SXSW 2017 – our roving reporter discusses the highlights

Music Festival
Music Festival

Just back from an incredible week at South by South West in Austin. After the encounter with conversational robots from my previous post (the robots made the front page of USA Today), SXSW continued to surprise. I had (naively) assumed that the conversation between Nirvana bassist Krist Novoselic and Daily Beast editor John Avlon would mostly feature memories of days on the road with Kurt Cobain, but Krist turns out to be a passionate campaigner for voting reform in the USA and the session got into some alarming detail about congressional district gerrymandering in the US political system along with a plea for proportional representation. Equally unexpected were Let’s Eat Grandma, one of the bands featured in the BBC Music showcase at the British Music Embassy venue. The set was a truly unique combination of performance art and music, featuring the two 17 year olds alternating between playing a range of different instruments, doing playground style clapping games and occasionally hiding behind their mix desk as the music continued on loop… Strange in the best possible way.

Most interesting digital learnings? Who knew that no digital music service has ever had a single profitable year (with thanks to Paul Fakler at Arent Fox)? Or, on a related, theme, that there are 0.5 billion uses of PRS for Music repertoire worldwide every hour (Jonathan Aitken of PRS for Music)? Or that Adobe is working on a ‘photoshop for voice’ technology (Project Voco), which already has the ability to take a recording of someone’s voice and within a matter of minutes manipulate it digitally so that the recording can be made to say whatever you want…

On the professional side the sessions were excellent. Non-robot highlights included Paul Fakler on the Digital Music Royalty Apocalypse (explaining the disparity between the master and publishing royalties paid by US digital service providers), a session on the regulatory challenges posed by Virtual Reality, and a panel giving the inside track on the massive damages award in the Blurred Lines copyright dispute. And, of course, our session on Brexit and its implications for the music industry, which I ran as a double-header with Jonathan Aitken talking about the changing collecting society landscape in Europe.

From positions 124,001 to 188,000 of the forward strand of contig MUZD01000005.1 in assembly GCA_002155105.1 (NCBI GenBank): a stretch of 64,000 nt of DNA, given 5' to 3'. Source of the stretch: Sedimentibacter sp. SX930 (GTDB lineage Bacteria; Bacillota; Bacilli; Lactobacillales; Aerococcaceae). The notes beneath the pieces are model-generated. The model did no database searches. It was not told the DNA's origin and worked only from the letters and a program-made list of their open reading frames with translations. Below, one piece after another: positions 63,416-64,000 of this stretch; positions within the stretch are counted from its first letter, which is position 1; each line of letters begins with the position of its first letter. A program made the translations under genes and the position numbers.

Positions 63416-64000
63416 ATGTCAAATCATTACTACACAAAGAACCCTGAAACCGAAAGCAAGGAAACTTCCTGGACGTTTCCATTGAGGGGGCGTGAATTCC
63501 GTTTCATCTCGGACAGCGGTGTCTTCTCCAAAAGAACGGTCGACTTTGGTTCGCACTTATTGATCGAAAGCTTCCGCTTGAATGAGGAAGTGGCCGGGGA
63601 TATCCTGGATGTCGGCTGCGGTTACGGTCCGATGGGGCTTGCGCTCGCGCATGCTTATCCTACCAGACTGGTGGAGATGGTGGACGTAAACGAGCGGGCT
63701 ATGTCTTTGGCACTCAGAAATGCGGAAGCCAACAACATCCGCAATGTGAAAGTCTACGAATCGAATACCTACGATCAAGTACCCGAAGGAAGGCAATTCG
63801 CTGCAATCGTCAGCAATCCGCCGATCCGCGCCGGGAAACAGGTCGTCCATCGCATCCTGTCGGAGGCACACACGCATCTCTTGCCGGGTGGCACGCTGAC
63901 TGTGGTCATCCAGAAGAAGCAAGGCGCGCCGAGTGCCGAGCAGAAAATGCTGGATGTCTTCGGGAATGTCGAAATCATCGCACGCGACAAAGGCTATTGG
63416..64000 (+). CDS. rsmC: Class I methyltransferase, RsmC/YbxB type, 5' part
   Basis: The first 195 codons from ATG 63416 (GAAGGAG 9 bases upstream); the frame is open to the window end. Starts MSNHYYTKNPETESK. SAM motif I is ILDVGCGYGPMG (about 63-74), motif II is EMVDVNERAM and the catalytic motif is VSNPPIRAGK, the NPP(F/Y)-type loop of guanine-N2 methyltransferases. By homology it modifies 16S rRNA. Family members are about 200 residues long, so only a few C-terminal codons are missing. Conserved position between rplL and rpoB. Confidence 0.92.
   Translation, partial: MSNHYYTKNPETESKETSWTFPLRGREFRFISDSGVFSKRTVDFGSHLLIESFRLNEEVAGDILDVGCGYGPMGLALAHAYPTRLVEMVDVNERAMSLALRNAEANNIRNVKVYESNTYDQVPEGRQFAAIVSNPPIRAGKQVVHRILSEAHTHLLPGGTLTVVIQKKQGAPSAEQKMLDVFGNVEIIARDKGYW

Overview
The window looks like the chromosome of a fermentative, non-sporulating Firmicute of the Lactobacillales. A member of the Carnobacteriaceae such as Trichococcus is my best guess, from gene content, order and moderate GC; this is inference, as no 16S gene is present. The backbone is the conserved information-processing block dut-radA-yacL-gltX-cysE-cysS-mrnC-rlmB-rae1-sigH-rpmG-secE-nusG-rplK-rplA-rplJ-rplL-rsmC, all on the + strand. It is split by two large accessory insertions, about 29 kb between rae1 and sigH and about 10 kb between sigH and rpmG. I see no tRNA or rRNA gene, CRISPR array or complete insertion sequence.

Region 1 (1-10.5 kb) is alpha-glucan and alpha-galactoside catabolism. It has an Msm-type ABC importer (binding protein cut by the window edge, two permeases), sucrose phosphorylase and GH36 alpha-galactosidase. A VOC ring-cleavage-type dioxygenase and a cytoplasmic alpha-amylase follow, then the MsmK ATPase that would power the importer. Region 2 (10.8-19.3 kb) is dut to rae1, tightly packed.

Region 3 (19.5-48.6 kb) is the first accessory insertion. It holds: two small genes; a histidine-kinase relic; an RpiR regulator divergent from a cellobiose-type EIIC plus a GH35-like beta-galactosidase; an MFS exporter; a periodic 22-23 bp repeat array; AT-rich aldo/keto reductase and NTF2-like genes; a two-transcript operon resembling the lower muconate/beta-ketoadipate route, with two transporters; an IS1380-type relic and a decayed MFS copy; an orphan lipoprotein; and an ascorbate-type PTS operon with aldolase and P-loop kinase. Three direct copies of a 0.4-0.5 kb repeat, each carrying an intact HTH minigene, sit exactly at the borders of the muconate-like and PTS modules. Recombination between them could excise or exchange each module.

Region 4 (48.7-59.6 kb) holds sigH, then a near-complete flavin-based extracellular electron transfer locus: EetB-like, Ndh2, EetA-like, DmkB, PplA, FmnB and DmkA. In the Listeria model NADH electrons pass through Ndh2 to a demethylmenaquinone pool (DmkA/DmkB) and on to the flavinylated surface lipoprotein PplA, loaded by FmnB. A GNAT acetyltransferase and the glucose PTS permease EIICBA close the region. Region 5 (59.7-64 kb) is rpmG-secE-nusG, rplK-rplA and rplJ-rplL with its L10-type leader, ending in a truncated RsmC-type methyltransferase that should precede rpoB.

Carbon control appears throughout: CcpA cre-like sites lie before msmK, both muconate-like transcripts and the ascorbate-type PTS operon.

My view on Brexit was that the UK music industry has significantly fewer potential hurdles to face than other sectors. When it comes to goods and services, the WTO rules already prevent any tariffs on physical media and the supply of digital services across borders is also of course tariff-free. There are greater concerns in relation to people: UK bands are worried at the likely loss of their freedom to tour the EU without visa requirements, and the cultural diversity of the UK music industry means that it would inevitably be impacted if it becomes harder to recruit talent from the EU and elsewhere. And when it comes to non-tariff trade barriers (regulation etc) there is a concern about reciprocity gaps opening up in relation to some areas of media regulation and clearance processes (see my piece on MediaWrites). Nonetheless, the music industry (and the media sector in general) certainly seems to have significantly fewer issues to sort out going into the Brexit negotiations than, say, the automotive sector with its complex integrated supply chains across Europe, or the financial services industry and its reliance on passporting.

As we headed to the airport after an excellent week in Austin the taxi driver was lamenting how South by South West has changed. It started in the late 80’s as a small independent music festival and hasn’t stopped growing since, with an increasing focus on tech as well as all strands of the media and sports industries. Speakers over the last decade have included most media/tech royalty (e.g. Mark Zuckerberg, Jimmy Wales) adding their voices to the continuing strong music theme (Lady Gaga, Bruce Springsteen, Pussy Riot, Billy Idol to name but a few). I think the taxi driver would prefer shorter lines for the best gigs and less corporate types spoiling the atmosphere, but from my perspective it is a phenomenal place to learn, meet and have some fun.

Phil heads Bird & Bird's market-leading international Media, Entertainment and Sport group. His personal practice has a particular focus on contentious and pre-contentious matters in the music, publishing, advertising and digital content industries. He advises on all aspects of IP protection and enforcement, including acting on a number of Copyright Tribunal references in the UK in relation to the collective licensing of newspaper and music content, as well as some of the seminal disputes in relation to copyright infringement and online defamation and privacy issues. Phil sits on the Copyright and Technology Working Group of the British Copyright Council and regularly appears in the media commenting on media law and regulation.

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